Has comedy become too obsessed, or reliant, on politics? Is there an audience for a talk show whose host promises to avoid hot-button issues? Comedy Central certainly thinks so as it premieres “Lights Out With David Spade” (11:30 p.m., TV-14).
“Lights” follows “The Daily Show,” the series that for more than two decades has mined news footage for laughs.
In interviews promoting “Lights Out,” Spade confesses that he’s neither “smart enough” nor engaged enough to try to keep up with political fights that he believes tend to have grown too nasty, particularly on social media.
Spade promises to run his show as a showcase for comedians both familiar and up-and-coming. His first panel of comics includes Neal Brennan, Erik Griffin and Whitney Cummings, whose own Netflix standup special begins streaming on Tuesday.
The focus of their chatter will remain topical and up-to-the-minute, but Spade hopes to keep things showbiz in nature and leave political topicality to just about every other talk show host now working. It’s interesting to note that Spade’s show is in the old “Colbert Show” time slot.
Does the return of Spade to daily (or at least Monday-to-Thursday) television begin a trend of political sarcasm and snark? Or merely continue a “back-to-the-’90s” movement long underway. Spade appeared on “SNL” from 1990-96 and is perhaps best known for his work on “Just Shoot Me,” which ran from 1997-2003.
The cast of that NBC series has remained busy. Laura San Giacomo has been seen on “NCIS”; George Segal stars on “The Goldbergs”; Wendie Malick starred in “Hot in Cleveland”; Enrico Colantoni just resurfaced on the fourth season of “Veronica Mars.”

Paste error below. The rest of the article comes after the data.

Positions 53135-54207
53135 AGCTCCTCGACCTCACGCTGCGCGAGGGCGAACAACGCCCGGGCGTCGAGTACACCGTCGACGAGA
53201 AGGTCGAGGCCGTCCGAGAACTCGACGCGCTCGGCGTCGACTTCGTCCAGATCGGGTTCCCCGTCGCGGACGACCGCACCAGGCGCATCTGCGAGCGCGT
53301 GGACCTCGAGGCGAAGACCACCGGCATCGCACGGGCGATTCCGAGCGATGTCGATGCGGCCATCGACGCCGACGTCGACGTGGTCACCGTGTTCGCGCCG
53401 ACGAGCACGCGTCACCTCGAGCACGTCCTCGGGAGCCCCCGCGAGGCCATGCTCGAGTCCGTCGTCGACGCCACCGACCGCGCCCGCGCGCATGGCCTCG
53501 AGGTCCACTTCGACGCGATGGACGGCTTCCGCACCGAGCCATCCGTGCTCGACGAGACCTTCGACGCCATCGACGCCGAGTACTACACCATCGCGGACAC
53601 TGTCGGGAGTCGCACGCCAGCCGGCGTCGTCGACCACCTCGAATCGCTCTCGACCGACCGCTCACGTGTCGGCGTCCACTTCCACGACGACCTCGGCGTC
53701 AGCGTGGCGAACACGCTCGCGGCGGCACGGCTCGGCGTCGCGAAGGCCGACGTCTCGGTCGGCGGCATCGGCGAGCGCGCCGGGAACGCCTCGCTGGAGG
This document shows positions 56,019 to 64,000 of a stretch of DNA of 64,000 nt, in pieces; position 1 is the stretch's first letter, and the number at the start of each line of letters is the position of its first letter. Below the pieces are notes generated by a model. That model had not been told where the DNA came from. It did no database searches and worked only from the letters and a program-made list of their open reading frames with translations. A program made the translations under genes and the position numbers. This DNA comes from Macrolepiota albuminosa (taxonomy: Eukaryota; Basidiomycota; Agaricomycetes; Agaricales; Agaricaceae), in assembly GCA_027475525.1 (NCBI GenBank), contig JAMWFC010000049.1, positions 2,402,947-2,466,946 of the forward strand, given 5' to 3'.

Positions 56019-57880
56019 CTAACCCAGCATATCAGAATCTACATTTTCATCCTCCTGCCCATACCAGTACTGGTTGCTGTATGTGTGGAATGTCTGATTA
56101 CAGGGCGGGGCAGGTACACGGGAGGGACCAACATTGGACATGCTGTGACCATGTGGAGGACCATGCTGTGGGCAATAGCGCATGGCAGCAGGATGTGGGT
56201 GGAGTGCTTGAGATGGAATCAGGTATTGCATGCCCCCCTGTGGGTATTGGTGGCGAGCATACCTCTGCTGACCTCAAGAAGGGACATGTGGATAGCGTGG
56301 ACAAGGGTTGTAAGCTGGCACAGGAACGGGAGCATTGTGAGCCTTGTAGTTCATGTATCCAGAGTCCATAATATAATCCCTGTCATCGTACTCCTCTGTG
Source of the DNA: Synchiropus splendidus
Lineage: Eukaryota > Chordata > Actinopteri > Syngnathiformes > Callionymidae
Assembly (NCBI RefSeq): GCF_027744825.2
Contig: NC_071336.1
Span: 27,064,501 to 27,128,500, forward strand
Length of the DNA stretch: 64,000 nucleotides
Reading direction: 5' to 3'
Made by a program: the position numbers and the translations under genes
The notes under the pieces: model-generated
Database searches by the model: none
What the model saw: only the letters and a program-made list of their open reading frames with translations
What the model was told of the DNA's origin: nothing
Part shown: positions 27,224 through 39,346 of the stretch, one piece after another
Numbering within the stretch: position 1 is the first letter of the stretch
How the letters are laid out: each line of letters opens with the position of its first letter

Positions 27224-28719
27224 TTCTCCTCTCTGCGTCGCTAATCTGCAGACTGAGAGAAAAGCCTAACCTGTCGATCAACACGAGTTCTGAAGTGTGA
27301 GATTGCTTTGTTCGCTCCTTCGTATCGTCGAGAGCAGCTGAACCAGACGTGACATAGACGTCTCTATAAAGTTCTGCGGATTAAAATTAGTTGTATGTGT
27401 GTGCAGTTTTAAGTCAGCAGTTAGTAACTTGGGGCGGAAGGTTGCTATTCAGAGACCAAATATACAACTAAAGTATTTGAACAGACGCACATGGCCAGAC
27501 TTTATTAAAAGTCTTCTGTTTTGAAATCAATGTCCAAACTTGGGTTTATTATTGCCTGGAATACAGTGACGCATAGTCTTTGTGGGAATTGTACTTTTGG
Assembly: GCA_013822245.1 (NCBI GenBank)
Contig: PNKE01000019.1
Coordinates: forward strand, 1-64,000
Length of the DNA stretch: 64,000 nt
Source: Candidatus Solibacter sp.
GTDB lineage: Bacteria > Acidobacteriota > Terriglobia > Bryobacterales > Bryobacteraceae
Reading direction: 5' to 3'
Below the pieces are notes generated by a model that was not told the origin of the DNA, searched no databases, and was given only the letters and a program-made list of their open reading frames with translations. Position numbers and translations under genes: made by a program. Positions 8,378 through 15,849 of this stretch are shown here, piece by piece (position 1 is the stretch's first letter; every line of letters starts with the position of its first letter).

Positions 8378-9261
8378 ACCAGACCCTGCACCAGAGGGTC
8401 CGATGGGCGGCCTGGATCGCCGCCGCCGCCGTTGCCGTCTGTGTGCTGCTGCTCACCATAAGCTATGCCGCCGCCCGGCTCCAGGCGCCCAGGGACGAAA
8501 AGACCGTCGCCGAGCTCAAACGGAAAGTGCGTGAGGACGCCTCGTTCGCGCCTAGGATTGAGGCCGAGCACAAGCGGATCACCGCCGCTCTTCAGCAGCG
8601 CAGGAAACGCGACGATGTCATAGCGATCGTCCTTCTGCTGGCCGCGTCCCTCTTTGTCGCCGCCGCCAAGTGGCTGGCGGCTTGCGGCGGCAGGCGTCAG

Fans who want to prepare for Spade’s return by dwelling in the Clinton era can revel in the 1998 remake of “The Parent Trap” (8 p.m., Freeform); “My Cousin Vinny” from 1992 (7 p.m., Starz Encore); the 1990 comedy “Home Alone” (6:30 p.m., Sundance) and its 1992 sequel (9 p.m.); the 1996 Miramax epic “The English Patient” (9:30 p.m., TMC) or Al Pacino’s 1992 overacting showcase “Scent of a Woman” (8:50 p.m., Starz).
There’s also “90s Nation” (8 p.m., MTV Classic).
• The “POV” (10 p.m., PBS, TV-PG, check local listings) documentary “Inventing Tomorrow” follows teenagers as they prepare their presentations for the Intel International Science and Engineering Fair, the world’s biggest high school science fair, attracting the best and the brightest from around the globe.
• Three men advance to the finals on the first of a two-night season finale of “The Bachelorette” (8 p.m., ABC, TV-PG). ABC is promoting this as “history-making.”
• “America’s Hidden Stories” (8 p.m., Smithsonian) goes beyond the legends about Pocahontas to explore “Mystery at Jamestown,” a look at an early English colonial outpost some 400 years after its founding.
• The can’t-miss series “Years and Years” (9 p.m., HBO, TV-MA) concludes with the family uniting in resistance.
• Obstacles abound on “American Ninja Warrior” (8 p.m., NBC, TV-PG).
• Jamie Foxx hosts “Beat Shazam” (8 p.m., Fox, TV-PG).
• The top 10 compete on “So You Think You Can Dance” (9 p.m., Fox, TV-14).
• Up against a blue wall on “Bull” (10 p.m., CBS, r, TV-14).
• The staff revolts on “Grand Hotel” (10 p.m., ABC, TV-14).
• Syd matures abroad on “Legion” (10 p.m., FX, TV-MA).
• Bitten by a rabid dog, a doctor (Glenn Ford) races against time to find a cure in the Mexican wasteland in the 1966 thriller “Rage” (10 p.m., TCM). Stella Stevens co-stars as a prostitute.
Tropical distractions on “Love Island (8 p.m., CBS, TV-PG) ... Illusionists audition on “Penn & Teller: Fool Us” (8 p.m., CW, TV-PG) ... Eyes are on the prize on “The Big Bang Theory” (9 p.m., CBS, r, TV-PG) ... On “Whose Line Is It Anyway?” (CW, TV-14), Heather Anne Campbell (9 p.m.), Jeff Davis (9:30 p.m.) ... Taking the fun out of fundraising on “The Neighborhood” (9:30 p.m., CBS, r, TV-PG) ... “Dateline” (10 p.m., NBC).
Dana Carvey appears on “Conan” (11 p.m., TBS, r) ... Jimmy Fallon welcomes Rachel Brosnahan, Carla Gugino, the Fortnite World Cup Solo Champion and Ty Dolla $ign on “The Tonight Show” (11:35 p.m., NBC).
John Oliver, CC Sabathia and Mini Mansions visit “Late Night With Seth Meyers” (12:35 a.m., NBC) ... Jeff Goldblum and Bishop Briggs appear on “The Late Late Show with James Corden” (12:37 a.m., CBS).